MCNV’s nutrition project is an effort towards the UN’s Sustainable Development Goal No. 2 on hunger eradication, food security, nutritional improvement and agricultural development.

By Phi Yến (Vietnam Times)

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Learning about the use of Innovative Communication Methods (LICM)

Background

Disadvantaged and discriminated groups of people such as handicapped people, older people, HIV/AIDS infected people or people with a different sexual orientation are often shy, tend to stigmatise themselves, and often struggle with feelings of shame and self-doubt.

MCNV’s response

To assist disadvantaged groups in overcoming their shyness and to encourage them to engage in dialogues with a wider public, MCNV has experimented a lot with the use of Innovative Communication Methods (ICM). MCNV uses the term ‘Innovative Communication Methods’ to denounce creative and entertaining styles of communication such as community-based theatre, shadow drama, narrative story-telling, body mapping, songs, dance and participatory video.

The experience was so successful that MCNV decided to expand the application of the ICM approach to other areas of work including awareness raising on health issues and policy advocacy in areas like garbage collection and Sexual and  Reproductive Health and Rights. The ICMs that MCNV supported to use in Vietnam included theatre based approach, puppet plays, participatory video, dance and folk singing.

 

Achievements

The use of arts (drama and songs) improved the social status of both the Village Health Worker Association (VHWA) and Community Based Organisation (CBO) they cooperated with.  Besides that, the Village Health Worker Association (VHWA) and Community Based Organisation (CBO) members became more confident of themselves through the use of arts and became less afraid of speaking out in public meetings. In 2015, Disabled People Organisations (DPOs) and Old People’s Organisations (OPAs) in ethnic minority areas of Quang Tri province managed to collect Eur 30,000 from their communities through campaigns and public meetings where they performed drama and songs, and they use this money to sustain their community development activities. LICM demonstrated its positive contributions to advocacy as well. For example, in 2014, the Old People’s Organisations (DPO) in Quang Tri successfully lobbied for an increase of the budget of the district allocated to old people’s health by organising lobby events during which they performed drama.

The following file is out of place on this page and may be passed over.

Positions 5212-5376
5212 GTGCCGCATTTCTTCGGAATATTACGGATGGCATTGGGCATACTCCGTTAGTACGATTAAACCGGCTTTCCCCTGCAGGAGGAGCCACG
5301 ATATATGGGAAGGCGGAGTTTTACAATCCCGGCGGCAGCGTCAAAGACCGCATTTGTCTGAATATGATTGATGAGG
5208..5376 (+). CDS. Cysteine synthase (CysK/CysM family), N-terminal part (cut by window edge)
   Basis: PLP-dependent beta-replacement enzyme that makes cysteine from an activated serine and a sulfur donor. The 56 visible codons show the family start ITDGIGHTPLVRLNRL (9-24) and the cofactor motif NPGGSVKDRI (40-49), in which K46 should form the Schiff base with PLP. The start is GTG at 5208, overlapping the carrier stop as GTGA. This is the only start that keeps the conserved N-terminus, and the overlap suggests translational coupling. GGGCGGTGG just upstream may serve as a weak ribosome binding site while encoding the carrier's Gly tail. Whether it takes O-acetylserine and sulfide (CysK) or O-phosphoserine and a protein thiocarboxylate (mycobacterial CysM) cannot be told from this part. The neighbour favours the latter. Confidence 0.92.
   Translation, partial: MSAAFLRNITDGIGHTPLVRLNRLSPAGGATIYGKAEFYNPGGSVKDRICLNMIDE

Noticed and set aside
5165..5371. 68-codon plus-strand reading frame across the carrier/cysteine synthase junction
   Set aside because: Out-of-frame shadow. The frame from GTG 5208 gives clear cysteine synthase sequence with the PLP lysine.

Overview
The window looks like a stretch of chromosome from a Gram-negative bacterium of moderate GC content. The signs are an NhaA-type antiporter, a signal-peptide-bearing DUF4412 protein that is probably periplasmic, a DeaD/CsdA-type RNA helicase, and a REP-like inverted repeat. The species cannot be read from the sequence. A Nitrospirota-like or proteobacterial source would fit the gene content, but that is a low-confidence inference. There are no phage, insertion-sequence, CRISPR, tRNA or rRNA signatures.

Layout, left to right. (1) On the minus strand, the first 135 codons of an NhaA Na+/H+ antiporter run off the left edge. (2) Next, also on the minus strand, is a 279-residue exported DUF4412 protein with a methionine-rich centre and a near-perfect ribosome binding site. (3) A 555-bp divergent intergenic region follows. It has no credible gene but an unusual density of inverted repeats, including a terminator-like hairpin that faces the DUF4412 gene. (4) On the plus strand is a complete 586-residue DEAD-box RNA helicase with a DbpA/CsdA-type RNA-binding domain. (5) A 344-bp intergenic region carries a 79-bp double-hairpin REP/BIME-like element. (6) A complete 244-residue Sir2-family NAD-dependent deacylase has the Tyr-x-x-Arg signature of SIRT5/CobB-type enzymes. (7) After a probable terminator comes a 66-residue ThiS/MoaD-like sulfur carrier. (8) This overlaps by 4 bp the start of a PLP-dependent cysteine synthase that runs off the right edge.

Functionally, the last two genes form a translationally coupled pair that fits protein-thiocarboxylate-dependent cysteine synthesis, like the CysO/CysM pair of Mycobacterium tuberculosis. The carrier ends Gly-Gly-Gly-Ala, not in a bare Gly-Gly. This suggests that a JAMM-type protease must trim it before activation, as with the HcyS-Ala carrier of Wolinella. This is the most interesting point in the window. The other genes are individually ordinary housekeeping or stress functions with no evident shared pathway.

Future plan

Recently, MCNV obtained funding of OXFAM-NOVIB and HIVOS to experiment with the use of ICM in Laos as well. MCNV will assist three vulnerable youth groups i.e. handicapped youth, LGBTQI youth and girls working in garment factories in Laos in using ICM for their own empowerment and for advocacy. The project allows MCNV to enlarge her experience in this field and promote the method further.

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Collaboration And Networking To Enhance Education and Nutrition (CANTEEN)

Background

Improvement on nutrition and food security continues to be MCNV’s work priorities in Laos and especially in the areas where more ethnic minority groups are living. Nutrition and food security are closely interlinked and requires multi-sectoral approach as per the 8th National Social Economic Development Plan by the Government of Lao PDR, which states: “Nutrition is one of the sectors that faces challenges in the implementation since it is associated with several sectors such as food security, food access and food consumption. To counter these, it requires effective collaboration and shared responsibilities among the concerned agencies including sector of health, education, agriculture, environment, industry and commerce, etc.[1]”.